The FTF mentality doesn’t help avoid procrastination when there is no urgency and many important tasks are doomed to failure. That’s science in a nutshell. Often there’s no hard deadline, since we all know it’s impossible to predict how an experiment will go. Although scientists know that it’s important to do the next experiment, without a deadline or any particular assurance of success, it’s a motivational nightmare. Science is all about the Q2 activities, but among Q2 activities it can be hard to discriminate. Reading the Literature, having ideas, surfing the ‘net looking for motivation all can conceivably be classed as Q2 activities, so how do we get pumped to actually get the experiments done?

This is where GTD shines. It won’t help you put the ladder against the right wall. It won’t help you cut out the Q3 distractions. But if you have those issues more-or-less settled, then you can get a lot from the GTD mentality.

The GTD mentality is a lot like a Virtual Assistant. The idea in hiring a Virtual Assistant is that this person will take care of certain things so you don’t have to stress about them any more and can really focus on the tasks at hand. What kinds of a things could a virtual Assistant take care of? Well, he could call you to make sure that you got to appointments on time. He could go through your inbox and make sure that all of the appointments to which you were committed were in the list of appointments about which he would remind you. He could parse emails and phone calls into the bare bones questions and flag them for you to answer. And he could tell you what was the next thing to do between right now and your next appointment so that you could use that time effectively and make progress on longer term projects.

Hiring a person to do all of that for you all the time is rather expensive (though with the connected nature of the world, you can hire a person to do the job at a long distance for a lot less than a personal executive assistant). GTD lets you do all of that efficiently for yourself.

The system works like this (or at least this is my boiled down version): you put everything in a trusted receptacle (like email inbox, phone, Thunderbird Task List, etc.). Call this your “bucket.” You have to make putting things in your bucket a really consistent habit or you won’t trust your bucket. If you don’t trust it, you might as well not waste time creating it. But once you trust it to have everything important inside, start the following loop:

When there is a lull (as when you have completed a task) check the bucket

Look for upcoming time critical appointments and set a timer (unless your bucket beeps at you, like my phone does)

Do any task you can do in 5 min immediately, this includes things like delegating, filing away for long term, short emails, or triaging a task as no longer mission-critical.

Do the thing on the top of the list until your next time critical appointment, or until it is done as much as it can be at the time. Add the next step in this project (and only the next step) to the bucket.


The most important thing about this is that you must trust your bucket to have everything in it. If it is a trustworthy bucket (if your habit of adding things to the bucket is good enough) then you will never be blindsided by an appointment you forgot about or a deadline that came out of nowhere.

Both the GTD and FTF systems remind their readers to re-center once a week. Process everything, prioritize, decide if projects are worth continuing. FTF organizes this according to “roles and goals” which is a fine way to do it, maybe a little more systematic than the “altitude analogy” treatment in GTD.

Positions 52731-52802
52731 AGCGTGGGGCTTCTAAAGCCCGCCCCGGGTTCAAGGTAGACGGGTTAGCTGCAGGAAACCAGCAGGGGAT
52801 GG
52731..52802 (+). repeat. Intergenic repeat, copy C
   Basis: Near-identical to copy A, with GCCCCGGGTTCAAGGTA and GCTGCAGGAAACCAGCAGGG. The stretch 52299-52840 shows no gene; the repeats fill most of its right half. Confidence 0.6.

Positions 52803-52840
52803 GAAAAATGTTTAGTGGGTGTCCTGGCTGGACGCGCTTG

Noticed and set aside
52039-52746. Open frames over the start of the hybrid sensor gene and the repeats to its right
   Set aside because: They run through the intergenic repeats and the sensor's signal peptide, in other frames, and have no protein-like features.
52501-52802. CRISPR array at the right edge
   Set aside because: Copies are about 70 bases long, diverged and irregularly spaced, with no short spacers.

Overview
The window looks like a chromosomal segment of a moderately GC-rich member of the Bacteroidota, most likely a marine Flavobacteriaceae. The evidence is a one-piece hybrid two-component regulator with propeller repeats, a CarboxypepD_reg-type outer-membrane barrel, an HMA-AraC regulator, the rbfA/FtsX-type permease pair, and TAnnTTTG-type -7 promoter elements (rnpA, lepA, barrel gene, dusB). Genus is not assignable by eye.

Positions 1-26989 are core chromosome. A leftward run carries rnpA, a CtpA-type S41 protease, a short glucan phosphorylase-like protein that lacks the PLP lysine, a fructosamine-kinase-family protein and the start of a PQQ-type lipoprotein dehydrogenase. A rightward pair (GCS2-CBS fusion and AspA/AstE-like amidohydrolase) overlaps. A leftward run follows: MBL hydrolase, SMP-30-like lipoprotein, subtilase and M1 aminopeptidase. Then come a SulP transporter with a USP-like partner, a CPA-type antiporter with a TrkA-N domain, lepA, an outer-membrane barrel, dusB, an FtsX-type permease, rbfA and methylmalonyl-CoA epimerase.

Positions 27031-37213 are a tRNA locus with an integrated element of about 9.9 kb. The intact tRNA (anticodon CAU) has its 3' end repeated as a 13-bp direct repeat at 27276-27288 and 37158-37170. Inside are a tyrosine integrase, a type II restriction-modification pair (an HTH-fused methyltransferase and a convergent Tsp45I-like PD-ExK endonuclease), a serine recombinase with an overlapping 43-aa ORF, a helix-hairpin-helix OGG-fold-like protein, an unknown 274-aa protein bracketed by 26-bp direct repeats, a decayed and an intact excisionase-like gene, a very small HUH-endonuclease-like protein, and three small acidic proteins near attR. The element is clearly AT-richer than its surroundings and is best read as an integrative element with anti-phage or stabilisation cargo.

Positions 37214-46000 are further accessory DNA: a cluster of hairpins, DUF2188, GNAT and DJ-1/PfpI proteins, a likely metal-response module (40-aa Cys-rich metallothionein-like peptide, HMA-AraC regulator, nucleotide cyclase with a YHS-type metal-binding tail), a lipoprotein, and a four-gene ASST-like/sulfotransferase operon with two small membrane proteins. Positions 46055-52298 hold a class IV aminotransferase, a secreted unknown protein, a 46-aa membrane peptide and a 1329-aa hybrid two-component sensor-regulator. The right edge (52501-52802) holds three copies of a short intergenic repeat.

Hope that’s useful to you all.

P.S. David Allen did a Google talk where he talked about his method. That might explain it better if you have 45 min. Alas, he’s not as polished a speaker as S. Covey, but it’s still a fine talk.

Peter’s Take on the 7 Habits of Highly Effective People

Introducing the 7 Habits is rather silly at this point considering how old and well regarded it is. Time magazine said “Over the past two decades, Stephen Covey’s best seller The 7 Habits of Highly Effective People has become a management bible in the boardroom.” Its merits are well known. I happen to love the book, but I have some reservations.

The Jester is right on the following point: the 7 Habits of Highly Effective People is not about “Success” in the common sense of the word. In my estimation, that is a very good thing. It is extremely different from How to Win Friends and Influence People, for instance. The 7 Habits addresses the distinction between effectiveness and conventional success pretty directly: It’s more important to develop character than it is to learn any given technique.

A large part of Character is responsibility (read “response ability”): the ability to respond to a stimulus by choice rather than by instinct and emotion. Character means never saying “I was so mad/sad/frustrated that I couldn’t help what I did.”

The book talks about the reasons for building responsibility and some methods for doing so. The first half really focuses on personal responsibility, and the second half is more about social responsibility (read, “not being a jerk”). Despite what the Jester may believe, people can learn to lead, communicate carefully, and really consider the needs of all stakeholders involved. That builds trust, and with trust there can be a whole different level of productivity.

I have never read Machiavelli, but I’ve learned a bit from others who have. From what I can tell, the 7 Habits principles are really a better approach. Even if both achieve the same result, effectiveness can leave a real legacy; brutality only leaves a power vacuum. I talked a while back about ways to motivate others, and there really are not all that many. Reward and fear are the two most basic (and widely used). There are better ways, based on trust and mutual aspirations. But the Jester is right about this: the higher path is not the easy path.

I will say this about the 7 Habits: I find some of it to be a little hokey. Nonetheless, it is of real value that someone has spelled out a clear framework of concepts around the central principles of personal growth, trust, and shared enterprise.

Next week, I’ll talk about the differences between Allen’s Getting Things Done system and Covey’s First Things First.